From the depression-fueled confessional “333” to the unfiltered, irresistible fever dream “soaked in,” fawn inspires us to confront our demons head on; to dwell in our dark spaces and embrace them as a part of our greater whole. Alternative to the core, their songs range in sound and style between lo-fi indie and garage rock, Midwest and fifth wave emo. Haley Blomquist calls it “shimmery bummer rock.”
“I think, for us, the album is more of a collection of the moments when the songs were written,” she adds. “We never sat down and said ‘we want it to have these themes‘ exactly.”
In other words, this is a record of life lived in the moment – a series of unpredictable, unregulated highs and lows.
Lead single “normal c” is an undeniable highlight on the EP; not only does it end with a clip from the classic It’s Always Sunny in Philadelphia Season 3 episode, “Sweet Dee’s Dating a *** Person,” but it’s also host to some of OK Cool’s most nuanced and uncompromising songwriting:
can i clean my head?
always a mess
i said a line i will regret
two days from now
i can’t know how it ends
i’ll just shower again
i’ll turn the tv off instead
feel awful again
i said, don’t you look at me
it’s hard to have agency
if i have to feel sorta bad everyday
i don’t need to act
or live in normalcy
all the time
“I wrote this song about the heaviness I sometimes feel about being out in public,” Stiebris explains, “and the eventual conclusion that sometimes I can just accept that feeling without digging into the underlying meaning, or feeling like it’s something that needs fixing.”
Blomquist lists “normal c” and the explosive eruption “mud” as her two favorites on the EP, while Stiebris cites the fuzz-filled, fervent “nissanweekends” and breathtaking closer “soaked in” as her personal picks.
“I love Haley’s line, ‘went down a rabbit hole of digital grief,‘ Stiebris adds. “I also like my line, ‘I taste a season / a people pleaser.’ I love when I’m able to capture a bunch of feelings for myself in as few words as possible.”
went down a rabbit hole of digital grief
sidetrack, re-route, re-map and find something niche
watch LED screens till your eyes spiral in
and let the clock microdose the seconds
low server hum
have to pay off my Nissan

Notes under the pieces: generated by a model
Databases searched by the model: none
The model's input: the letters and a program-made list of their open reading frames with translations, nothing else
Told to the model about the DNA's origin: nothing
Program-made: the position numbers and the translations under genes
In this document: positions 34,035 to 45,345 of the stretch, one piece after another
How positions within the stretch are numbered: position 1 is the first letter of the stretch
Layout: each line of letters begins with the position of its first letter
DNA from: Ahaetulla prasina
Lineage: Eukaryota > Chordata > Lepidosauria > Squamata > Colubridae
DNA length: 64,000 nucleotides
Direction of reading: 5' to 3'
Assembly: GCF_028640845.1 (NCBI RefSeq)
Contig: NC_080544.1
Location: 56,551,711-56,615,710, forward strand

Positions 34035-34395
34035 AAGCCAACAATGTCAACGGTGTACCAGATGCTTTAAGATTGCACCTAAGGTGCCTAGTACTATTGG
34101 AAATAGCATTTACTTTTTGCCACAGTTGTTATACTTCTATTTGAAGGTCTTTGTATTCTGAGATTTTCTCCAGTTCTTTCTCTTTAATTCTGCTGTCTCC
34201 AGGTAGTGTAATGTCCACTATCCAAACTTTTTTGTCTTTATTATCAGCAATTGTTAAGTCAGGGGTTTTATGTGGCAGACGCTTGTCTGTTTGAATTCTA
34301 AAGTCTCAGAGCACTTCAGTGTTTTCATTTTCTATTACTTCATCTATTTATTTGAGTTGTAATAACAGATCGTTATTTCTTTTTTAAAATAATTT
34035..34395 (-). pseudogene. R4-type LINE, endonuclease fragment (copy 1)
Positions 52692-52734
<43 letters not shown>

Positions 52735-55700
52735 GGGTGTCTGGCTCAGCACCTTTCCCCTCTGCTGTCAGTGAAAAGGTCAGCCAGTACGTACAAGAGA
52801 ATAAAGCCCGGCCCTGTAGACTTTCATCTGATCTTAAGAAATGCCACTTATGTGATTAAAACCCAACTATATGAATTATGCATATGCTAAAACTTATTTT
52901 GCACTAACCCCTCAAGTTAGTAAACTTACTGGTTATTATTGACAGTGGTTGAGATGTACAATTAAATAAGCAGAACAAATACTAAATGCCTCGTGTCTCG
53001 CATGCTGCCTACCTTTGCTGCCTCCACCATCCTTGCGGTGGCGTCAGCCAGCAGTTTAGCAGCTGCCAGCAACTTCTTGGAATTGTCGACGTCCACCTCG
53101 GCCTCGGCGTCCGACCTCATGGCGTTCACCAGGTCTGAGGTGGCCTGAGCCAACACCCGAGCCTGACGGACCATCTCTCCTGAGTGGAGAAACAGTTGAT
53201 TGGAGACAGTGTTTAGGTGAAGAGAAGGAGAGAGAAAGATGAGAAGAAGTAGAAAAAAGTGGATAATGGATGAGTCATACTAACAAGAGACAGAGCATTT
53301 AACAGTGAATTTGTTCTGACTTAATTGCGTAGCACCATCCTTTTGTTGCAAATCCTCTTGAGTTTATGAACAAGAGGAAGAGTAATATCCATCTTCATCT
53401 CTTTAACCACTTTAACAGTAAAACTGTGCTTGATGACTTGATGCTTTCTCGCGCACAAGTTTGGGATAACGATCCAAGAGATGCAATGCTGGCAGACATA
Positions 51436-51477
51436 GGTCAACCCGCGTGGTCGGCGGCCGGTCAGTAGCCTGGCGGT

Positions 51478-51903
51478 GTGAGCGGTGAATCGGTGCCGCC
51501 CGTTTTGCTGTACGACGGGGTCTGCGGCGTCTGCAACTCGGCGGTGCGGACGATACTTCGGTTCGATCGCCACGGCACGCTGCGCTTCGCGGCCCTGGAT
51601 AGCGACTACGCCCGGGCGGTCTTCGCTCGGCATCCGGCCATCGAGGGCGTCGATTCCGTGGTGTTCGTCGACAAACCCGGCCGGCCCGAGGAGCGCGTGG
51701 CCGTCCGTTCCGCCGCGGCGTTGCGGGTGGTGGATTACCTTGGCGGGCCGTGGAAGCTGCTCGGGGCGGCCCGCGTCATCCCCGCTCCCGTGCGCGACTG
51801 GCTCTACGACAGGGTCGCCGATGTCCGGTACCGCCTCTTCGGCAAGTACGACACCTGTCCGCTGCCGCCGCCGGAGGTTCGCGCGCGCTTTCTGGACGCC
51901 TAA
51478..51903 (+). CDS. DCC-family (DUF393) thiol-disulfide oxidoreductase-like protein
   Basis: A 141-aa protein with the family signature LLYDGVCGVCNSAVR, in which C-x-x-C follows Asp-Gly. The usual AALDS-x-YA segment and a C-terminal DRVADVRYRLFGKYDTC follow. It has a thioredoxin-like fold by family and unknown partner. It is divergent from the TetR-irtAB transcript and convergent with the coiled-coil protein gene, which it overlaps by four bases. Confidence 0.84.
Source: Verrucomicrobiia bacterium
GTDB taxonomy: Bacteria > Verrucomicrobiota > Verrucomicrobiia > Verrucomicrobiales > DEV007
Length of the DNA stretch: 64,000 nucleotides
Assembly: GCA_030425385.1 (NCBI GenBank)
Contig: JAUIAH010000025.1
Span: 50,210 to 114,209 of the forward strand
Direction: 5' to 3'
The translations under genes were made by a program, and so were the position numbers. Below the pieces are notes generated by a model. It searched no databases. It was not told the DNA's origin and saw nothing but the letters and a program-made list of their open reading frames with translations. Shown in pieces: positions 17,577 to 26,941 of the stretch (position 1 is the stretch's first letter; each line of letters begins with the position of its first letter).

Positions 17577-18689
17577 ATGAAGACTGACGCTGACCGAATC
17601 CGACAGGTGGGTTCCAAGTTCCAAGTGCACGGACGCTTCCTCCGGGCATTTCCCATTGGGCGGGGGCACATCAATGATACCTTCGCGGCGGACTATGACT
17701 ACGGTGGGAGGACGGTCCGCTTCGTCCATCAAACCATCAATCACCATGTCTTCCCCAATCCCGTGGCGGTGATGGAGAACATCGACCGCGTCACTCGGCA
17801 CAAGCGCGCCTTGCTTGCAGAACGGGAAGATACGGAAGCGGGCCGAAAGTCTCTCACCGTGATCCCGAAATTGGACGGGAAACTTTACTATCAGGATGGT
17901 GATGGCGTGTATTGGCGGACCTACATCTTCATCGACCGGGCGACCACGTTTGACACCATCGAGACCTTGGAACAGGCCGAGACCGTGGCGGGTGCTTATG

and schedule some time to see friends on the weekends
chain chomp myself into gear when i am free
cause if i lay down the earth will open up and leave me
short form attention pays attention to me
impermanent nature help make things feel sweet
tasked with the whole day of long listenings
makes the clock microdose the seconds
OK Cool have never sounded cooler, more confident, or more in control than they do on fawn.
Out of life’s chaos, darkness, and turbulence, Stiebris and Blomquist have created a thing of raw, unadulterated sonic and emotional beauty.
“I hope it connects with someone emotionally on some level,” Stiebris shares. “I know my lyrics can tend to be a little more vague and it’s not always obvious what a song is about, but I hope that can open things up for various interpretations, and in turn, various kinds of connections.”
“On the other hand, it still feels so raw and vulnerable to put those things out, even if nobody has a clue what something is about. It’s like putting your diary on blast. But it’s a thrilling feeling to create regardless, and to create something out of pain is the best coping mechanism I’ve found yet.”
i’ve got a feeling i’m waiting for something that’ll never come
desperate measures to self regulate emotions till i’m numb
you don’t have to know me well to know i’m not hanging around
and i’ve cut off an arm before
so how bad could it get right now?
how bad can it get right now?
i’ve got a feeling i’m waiting for something that’ll never come
the same good signals in my brain are the ones that you’re running from
and my whole system can’t go on
flowers hiding from the sun
i will hang my head up high and drag my body through the mud
i don’t wanna see ya, i don’t want me to
i don’t wanna tell ya, i don’t know the truth
i don’t want to leave ya, i don’t want me too